And then some joker started sending emails to others, with the message that by opening the email, the addressee had been exposed to anthrax.
And some of those people called 911 to report their exposure.
So you understand the level of concern that unknown powdery substances can bring about in Americans, and justifiably so. Biochemical warfare is a scary thing, and who knows where the next attack might take place?
And that's why the person involved in this story needs to go sit in a corner (of a jail cell) and think about his foolish actions.
A man whose opera mentor recently passed away brought a vial of his cremains to the Metropolitan Opera in New York. And then, during the second intermission to the afternoon performance of Rossini's "Guillaume Tell" ("William Tell"), he sprinkled those ashes into the orchestra pit, forcing Met officials to cancel the rest of the show as well as an evening performance of a second opera.
The New York Police Department said they know who the man is, that he is from out of town, and John Miller, the NYPD deputy commissioner in charge of intelligence and counterterrorism, said the disposal of ashes at an opera house may violate city codes but, "I don't believe at this point that we see any criminal intent here."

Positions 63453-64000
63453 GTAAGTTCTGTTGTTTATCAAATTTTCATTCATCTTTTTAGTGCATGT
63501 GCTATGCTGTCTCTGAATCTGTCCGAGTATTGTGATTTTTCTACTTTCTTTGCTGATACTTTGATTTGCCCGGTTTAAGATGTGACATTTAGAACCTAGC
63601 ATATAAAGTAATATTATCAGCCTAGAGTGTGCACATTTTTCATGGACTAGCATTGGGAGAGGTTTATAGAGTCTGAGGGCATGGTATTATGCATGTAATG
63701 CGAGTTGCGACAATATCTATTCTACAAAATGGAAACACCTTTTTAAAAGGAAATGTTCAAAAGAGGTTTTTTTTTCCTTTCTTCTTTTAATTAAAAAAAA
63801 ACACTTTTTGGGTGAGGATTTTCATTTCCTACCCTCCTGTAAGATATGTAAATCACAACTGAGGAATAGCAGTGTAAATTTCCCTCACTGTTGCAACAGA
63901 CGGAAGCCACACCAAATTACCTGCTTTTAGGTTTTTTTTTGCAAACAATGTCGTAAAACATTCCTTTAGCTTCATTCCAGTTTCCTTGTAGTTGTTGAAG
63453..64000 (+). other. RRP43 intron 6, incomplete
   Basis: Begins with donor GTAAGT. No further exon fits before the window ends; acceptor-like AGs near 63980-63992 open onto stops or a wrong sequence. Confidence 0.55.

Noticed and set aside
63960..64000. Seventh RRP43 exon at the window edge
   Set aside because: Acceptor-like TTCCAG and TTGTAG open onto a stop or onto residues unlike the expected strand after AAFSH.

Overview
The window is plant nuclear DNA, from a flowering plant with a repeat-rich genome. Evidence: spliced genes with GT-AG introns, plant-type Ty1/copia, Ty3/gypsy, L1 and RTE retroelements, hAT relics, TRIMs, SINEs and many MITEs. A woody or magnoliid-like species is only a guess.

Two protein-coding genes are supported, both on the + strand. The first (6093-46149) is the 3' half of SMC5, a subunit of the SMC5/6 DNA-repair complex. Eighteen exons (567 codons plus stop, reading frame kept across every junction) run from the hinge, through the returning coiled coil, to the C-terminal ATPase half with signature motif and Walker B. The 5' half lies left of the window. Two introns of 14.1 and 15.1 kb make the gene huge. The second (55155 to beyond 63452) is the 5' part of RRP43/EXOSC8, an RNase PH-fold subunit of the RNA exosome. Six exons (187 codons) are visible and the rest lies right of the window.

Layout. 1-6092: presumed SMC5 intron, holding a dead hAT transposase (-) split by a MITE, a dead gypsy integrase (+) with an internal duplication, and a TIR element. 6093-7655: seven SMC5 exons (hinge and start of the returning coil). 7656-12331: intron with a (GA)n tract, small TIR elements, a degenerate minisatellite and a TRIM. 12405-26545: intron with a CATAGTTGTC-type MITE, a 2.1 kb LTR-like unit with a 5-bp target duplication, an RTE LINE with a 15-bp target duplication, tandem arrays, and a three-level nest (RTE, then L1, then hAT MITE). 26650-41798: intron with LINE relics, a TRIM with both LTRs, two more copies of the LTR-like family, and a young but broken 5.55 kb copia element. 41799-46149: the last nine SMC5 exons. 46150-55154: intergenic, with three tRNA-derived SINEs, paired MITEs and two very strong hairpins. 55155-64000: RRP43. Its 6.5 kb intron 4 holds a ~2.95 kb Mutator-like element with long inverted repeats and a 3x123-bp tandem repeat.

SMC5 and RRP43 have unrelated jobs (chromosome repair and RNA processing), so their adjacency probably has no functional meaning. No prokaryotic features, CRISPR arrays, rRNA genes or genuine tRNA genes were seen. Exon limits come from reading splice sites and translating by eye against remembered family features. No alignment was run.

One person attending the show requested medical attention, and the general manager of the opera, Peter Gelb, said, "We appreciate opera lovers coming to the Met. We hope that they will not bring their ashes with them."
The investigation meant that the Met had to cancel that evening's performance of another Rossina opera, "L'Italiana in Algeri," ("Algebra is Even Harder in Italian"), another Rossini opera, because of the investigation.
So the well-dressed audience filed in from the intermission, and so did well-equipped NYPD tactical officers. Shortly thereafter, an announcement was made that there was a delay caused by technical problems, and then, the announcement came that the audience could leave without having to sit there for the fourth act. And people in the seats who were all ready to shout "Bravo!" at the end started hollering that they wanted their money back.
Just like when a ballgame is rained out, disappointed ticketholders will be allowed to come back another time.
Maybe the Met will hand out William Tell bobbleheads to being the crowd back.
They had not performed that opera for more than 80 years until this season, which means that while the hit song became known to all as the theme from the "Lone Ranger" tv show.
All cultural references aside, what sort of unthinking goof thinks that spreading the cremated remains of a human being in a public place is a good idea?